Comparing Deficits: Medicare and Greece

In case you haven’t been watching the stock ticker closely today, most broader market indicators are down significantly, due once again to events in Europe.  Among these were today’s release of updated economic and fiscal data for members of the European Union released by Eurostat, the EU’s statistics agency.  The new data found that last year, Greece ran a fiscal deficit of €19.6 billion, or about $25.7 billion at current exchange rates.  Compare that to Medicare, which according to the trustees report ran an even greater deficit ($27.7 billion) in 2011.  In 2010, Medicare also incurred a larger fiscal deficit than the Greek government – Greece ran a budget deficit of €23.5 billion ($30.8 billion), whereas Medicare’s deficit was a whopping $32.3 billion.

As the chart below shows, the Medicare Hospital Insurance Trust Fund is scheduled to run deficits throughout the upcoming 10-year period – and every year thereafter.  And under the high-cost scenario (the pink bars in the graph), the Medicare trust fund would run out of cash in 2017, just five short years from now.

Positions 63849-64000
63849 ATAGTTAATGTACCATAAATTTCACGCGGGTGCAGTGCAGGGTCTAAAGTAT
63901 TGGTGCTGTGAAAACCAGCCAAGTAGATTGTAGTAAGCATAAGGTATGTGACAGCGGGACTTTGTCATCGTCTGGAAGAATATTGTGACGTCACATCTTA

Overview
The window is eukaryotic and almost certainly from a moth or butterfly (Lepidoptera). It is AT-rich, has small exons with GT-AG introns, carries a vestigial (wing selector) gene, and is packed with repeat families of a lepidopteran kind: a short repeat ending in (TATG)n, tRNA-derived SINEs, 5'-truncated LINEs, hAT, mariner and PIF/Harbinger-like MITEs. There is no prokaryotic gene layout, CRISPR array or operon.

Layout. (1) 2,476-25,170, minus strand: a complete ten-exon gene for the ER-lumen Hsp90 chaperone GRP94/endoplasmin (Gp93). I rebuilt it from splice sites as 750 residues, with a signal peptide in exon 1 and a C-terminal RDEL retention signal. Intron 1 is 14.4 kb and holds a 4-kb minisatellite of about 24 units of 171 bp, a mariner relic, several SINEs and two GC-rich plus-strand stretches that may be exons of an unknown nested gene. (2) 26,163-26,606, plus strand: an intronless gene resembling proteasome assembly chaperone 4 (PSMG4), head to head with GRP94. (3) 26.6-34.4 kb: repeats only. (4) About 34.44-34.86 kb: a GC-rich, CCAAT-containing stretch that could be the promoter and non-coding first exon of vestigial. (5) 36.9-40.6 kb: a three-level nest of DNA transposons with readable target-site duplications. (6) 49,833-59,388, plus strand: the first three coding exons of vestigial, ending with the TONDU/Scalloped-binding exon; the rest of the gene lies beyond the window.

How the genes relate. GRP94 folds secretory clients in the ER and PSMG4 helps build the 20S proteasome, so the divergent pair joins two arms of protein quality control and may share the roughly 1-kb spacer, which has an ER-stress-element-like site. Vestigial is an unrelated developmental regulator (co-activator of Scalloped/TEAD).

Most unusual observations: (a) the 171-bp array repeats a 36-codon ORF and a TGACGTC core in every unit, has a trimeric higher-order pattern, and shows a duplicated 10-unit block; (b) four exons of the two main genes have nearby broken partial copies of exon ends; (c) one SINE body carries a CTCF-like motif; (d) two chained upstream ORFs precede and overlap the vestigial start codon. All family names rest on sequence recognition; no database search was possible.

Given all this, it’s again worth asking: Where is the Democrat plan to stop all this fiscal bleeding?  Some liberals argue that America is not like Europe, and does not face an impending fiscal calamity.  But if Medicare is running larger deficits than the Greek government, and Senate Democrats refuse even to vote on a fiscal blueprint in the form of a budget, how will America NOT end up like the Greeks – facing an economic collapse brought on by unsustainable burdens of debt?